About me

pexels-photo-990819.jpegI am a behavioural neuroscientist, an alcoholic, a mother, a wife, a teacher, a student, and a mentor, among other things, not necessarily in that order. I have thought for a while about writing this blog, and now I have a little time, so here I am. Going through the process of recovery from addiction is often a deeply intense personal journey, and I am no exception. For the first time in so many years I have actually thought about why I feel the way I feel, or think the way I think etc, not just from the perspective of what the underlying neural substrates of those feelings and thoughts are, or how they are behaviourally expressed, as I had for so many years prior through my work.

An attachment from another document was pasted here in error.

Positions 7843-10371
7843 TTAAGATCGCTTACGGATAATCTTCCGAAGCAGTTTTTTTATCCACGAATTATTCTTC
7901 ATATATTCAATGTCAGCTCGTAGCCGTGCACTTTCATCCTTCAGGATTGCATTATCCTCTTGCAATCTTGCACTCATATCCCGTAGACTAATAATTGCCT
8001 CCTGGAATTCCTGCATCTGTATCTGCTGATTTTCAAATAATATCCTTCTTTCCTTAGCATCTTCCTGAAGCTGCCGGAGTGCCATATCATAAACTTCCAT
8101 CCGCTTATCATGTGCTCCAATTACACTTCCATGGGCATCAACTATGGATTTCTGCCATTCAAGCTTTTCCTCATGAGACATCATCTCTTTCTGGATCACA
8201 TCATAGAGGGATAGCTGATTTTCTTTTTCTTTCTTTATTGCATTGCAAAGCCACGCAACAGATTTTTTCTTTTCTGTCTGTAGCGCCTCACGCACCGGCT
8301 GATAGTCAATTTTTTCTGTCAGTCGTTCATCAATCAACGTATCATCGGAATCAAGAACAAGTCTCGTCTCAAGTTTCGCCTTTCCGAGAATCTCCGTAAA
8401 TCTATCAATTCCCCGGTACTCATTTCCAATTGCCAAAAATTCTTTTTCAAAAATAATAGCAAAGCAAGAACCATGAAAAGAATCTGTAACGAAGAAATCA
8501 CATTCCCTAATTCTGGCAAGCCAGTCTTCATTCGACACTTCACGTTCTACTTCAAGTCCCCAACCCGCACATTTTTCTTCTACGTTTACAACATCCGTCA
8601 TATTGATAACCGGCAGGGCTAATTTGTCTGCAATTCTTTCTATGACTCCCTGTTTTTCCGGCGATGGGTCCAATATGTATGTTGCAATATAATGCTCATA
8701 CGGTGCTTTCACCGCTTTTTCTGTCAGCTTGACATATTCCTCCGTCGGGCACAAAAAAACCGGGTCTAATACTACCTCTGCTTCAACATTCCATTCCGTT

Prior to entering recovery, I could tell you all about the reward circuit in the brain and how it is hijacked by the use of drugs (hint, it is extremely complicated, there’s still a lot we don’t know, and it doesn’t just involve dopamine and serotonin, although they are involved of course). I could have told you the same information when I was actively drinking, but it didn’t stop me. What I couldn’t have told you is what it felt like to go through the emotions of recovery, things that the recovery community have a pretty good handle on. The initial ‘pink cloud’ during which you come out of the fog of addiction and start to see clearly, then you feel like you can change the world! Then the inevitable wearing off of the pink cloud, and the way in which everything seems to be guiding you towards relapse. The way that social connection is so vital to recovery. This is something I could never have guessed, although I knew very well that taking naltrexone would partially block the pleasurable effect of opioids in the brain and was a relatively effective treatment for alcoholism.